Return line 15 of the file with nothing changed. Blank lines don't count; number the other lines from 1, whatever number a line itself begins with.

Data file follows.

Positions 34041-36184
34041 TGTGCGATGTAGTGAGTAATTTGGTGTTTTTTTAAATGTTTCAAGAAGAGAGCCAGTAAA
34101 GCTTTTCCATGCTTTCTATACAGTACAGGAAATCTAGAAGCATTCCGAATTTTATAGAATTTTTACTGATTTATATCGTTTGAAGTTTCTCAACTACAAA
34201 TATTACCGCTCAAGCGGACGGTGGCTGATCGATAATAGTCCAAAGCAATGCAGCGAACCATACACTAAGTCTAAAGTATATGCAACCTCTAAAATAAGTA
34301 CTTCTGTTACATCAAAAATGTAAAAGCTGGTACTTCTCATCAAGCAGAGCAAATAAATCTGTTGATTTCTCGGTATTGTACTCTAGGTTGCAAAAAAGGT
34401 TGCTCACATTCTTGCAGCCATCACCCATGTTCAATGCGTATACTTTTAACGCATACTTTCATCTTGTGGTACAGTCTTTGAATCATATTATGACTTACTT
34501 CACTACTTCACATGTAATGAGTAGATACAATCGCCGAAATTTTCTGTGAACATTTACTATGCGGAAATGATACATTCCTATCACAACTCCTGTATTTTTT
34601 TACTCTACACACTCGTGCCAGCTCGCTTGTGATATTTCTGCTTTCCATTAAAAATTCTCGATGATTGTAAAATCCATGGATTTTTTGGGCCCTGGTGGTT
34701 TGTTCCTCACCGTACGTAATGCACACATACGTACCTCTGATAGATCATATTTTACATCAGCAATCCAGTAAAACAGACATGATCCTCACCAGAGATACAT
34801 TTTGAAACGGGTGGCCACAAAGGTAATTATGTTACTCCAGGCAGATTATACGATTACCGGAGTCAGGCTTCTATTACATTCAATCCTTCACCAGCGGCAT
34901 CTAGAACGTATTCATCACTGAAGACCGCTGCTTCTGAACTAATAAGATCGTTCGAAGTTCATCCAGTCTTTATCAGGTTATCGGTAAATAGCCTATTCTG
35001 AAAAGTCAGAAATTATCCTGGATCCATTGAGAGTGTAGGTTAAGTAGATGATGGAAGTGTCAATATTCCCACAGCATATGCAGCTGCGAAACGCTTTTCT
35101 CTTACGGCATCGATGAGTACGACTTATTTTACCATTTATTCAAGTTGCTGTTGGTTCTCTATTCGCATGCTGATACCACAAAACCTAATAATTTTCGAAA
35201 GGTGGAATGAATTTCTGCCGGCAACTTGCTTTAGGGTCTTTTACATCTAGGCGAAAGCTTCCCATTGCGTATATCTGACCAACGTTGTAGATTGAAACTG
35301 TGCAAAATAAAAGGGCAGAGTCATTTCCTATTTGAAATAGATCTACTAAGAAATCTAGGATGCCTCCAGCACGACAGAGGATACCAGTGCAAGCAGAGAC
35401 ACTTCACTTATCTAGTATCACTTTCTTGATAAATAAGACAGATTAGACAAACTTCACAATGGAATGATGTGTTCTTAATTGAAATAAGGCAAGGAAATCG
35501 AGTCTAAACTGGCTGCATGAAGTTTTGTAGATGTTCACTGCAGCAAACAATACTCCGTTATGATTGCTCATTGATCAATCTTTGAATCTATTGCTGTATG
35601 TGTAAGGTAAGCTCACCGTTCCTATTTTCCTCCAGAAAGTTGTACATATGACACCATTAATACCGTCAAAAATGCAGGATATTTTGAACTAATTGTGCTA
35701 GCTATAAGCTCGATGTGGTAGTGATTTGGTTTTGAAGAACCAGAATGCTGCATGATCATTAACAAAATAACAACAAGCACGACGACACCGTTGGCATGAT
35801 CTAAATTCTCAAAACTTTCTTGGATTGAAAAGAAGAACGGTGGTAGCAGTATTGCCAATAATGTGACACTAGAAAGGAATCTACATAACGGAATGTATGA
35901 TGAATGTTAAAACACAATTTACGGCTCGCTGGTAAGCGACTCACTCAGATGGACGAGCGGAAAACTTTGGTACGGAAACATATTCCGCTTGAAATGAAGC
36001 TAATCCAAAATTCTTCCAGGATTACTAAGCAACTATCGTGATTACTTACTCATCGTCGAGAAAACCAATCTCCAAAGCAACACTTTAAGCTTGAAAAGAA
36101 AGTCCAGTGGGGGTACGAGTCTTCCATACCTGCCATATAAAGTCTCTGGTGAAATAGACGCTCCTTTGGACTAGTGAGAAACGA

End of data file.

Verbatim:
35301 TGCAAAATAAAAGGGCAGAGTCATTTCCTATTTGAAATAGATCTACTAAGAAATCTAGGATGCCTCCAGCACGACAGAGGATACCAGTGCAAGCAGAGAC